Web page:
What's he had to say about the Julian Assange affair then?
While offering asylum to WikiLeaks founder Assange, who is wanted in Sweden over sexual assault allegations but is sheltering under the diplomatic immunity of Ecuador's London embassy, President Correa has described the UK's stance on the issue as "grotesque". He has also warned that Britain doesn't "know who they are dealing with", using plenty of populist anti-imperialist rhetoric.
So does he believe Assange is innocent?
Not exactly. He fears Assange will be extradited to a "third country" — in other words the US, where he has become a hate figure after releasing confidential state documents. Yet Correa says he doesn't "agree with everything Assange has done", adding that "we aren't denying that he has committed a criminal offence". He asserts, however, that the matter should be tried with due process.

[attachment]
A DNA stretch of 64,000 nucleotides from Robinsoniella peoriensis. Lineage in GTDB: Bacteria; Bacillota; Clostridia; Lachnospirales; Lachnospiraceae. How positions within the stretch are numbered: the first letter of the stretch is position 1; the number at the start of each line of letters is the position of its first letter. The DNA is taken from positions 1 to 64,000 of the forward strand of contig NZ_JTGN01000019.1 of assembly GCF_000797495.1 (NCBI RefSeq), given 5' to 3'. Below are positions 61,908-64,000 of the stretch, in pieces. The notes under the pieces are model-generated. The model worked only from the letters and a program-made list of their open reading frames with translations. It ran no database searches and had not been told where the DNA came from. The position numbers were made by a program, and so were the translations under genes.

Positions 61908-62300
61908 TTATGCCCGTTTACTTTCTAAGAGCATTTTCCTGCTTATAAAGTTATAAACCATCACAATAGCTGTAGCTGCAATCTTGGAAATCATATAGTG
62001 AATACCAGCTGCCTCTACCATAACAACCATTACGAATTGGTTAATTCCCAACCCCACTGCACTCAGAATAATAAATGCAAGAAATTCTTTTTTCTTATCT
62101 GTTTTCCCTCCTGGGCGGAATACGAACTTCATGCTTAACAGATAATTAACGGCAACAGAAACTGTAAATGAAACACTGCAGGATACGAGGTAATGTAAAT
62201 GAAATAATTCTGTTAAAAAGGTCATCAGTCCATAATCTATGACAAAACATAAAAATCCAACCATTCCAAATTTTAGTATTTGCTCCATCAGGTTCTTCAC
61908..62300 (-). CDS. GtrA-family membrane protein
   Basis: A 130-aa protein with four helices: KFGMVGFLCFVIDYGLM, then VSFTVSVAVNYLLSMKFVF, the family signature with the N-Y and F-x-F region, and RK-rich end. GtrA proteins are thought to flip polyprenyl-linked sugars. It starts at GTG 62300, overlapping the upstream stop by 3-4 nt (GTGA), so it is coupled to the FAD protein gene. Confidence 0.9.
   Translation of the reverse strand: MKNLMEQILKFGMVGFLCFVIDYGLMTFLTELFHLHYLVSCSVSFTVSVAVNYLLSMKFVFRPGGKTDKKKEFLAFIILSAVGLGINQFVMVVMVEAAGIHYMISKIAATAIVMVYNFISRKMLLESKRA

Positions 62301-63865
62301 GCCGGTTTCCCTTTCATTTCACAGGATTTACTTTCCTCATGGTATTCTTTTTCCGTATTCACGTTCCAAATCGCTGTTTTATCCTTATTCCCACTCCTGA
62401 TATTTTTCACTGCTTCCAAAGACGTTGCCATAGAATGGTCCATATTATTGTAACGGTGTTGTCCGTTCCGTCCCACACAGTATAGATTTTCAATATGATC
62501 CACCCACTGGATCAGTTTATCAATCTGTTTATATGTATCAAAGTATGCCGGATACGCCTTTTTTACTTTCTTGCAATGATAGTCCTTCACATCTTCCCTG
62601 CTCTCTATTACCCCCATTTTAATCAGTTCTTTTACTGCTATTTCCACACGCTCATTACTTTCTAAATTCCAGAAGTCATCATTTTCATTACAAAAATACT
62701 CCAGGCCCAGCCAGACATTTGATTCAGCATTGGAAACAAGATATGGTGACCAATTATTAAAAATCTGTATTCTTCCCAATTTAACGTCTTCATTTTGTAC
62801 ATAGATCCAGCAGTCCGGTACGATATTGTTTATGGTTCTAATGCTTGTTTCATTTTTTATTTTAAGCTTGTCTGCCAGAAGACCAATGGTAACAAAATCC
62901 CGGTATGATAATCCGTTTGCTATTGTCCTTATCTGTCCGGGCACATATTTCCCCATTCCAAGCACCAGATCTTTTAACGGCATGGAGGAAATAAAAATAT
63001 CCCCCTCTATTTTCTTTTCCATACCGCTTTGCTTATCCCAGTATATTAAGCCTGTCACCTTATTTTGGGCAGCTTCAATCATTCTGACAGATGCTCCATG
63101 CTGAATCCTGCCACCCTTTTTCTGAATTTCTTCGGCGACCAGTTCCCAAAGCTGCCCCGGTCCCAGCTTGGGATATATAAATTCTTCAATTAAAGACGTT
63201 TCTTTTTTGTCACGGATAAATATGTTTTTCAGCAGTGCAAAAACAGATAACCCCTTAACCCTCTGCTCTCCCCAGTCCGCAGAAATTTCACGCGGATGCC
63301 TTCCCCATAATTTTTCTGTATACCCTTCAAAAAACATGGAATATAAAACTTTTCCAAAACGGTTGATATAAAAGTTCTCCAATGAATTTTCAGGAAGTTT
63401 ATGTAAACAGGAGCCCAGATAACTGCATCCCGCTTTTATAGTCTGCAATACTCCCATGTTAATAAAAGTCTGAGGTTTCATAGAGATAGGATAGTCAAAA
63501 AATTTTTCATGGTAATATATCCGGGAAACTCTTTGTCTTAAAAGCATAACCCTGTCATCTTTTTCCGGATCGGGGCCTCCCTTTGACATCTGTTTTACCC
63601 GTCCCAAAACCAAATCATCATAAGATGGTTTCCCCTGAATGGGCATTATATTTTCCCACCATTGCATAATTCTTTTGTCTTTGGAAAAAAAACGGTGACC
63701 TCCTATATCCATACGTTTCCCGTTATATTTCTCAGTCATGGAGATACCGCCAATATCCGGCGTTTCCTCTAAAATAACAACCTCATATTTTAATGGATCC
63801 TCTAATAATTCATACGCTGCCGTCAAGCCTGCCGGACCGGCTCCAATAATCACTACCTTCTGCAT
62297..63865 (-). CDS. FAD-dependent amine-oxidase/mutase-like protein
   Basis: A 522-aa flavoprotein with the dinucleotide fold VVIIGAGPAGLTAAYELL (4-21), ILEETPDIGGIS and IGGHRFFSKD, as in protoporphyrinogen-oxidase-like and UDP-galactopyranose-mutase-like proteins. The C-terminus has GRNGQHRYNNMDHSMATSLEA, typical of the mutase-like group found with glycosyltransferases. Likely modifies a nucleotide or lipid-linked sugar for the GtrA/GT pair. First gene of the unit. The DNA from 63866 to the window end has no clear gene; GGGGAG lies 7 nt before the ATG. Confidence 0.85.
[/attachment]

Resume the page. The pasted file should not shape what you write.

Do I hear an election in the offing?
How very prescient of you. In six months' time Correa will run for re-election and, with his support on the cusp of a majority, some see his manoeuvrings as a strategy to distract voters from domestic issues and cement his lead over opponents. As political speech is severely restricted in Ecuador's media 90 days before the ballot, the longer the Assange saga drags on, perhaps, the better for Correa.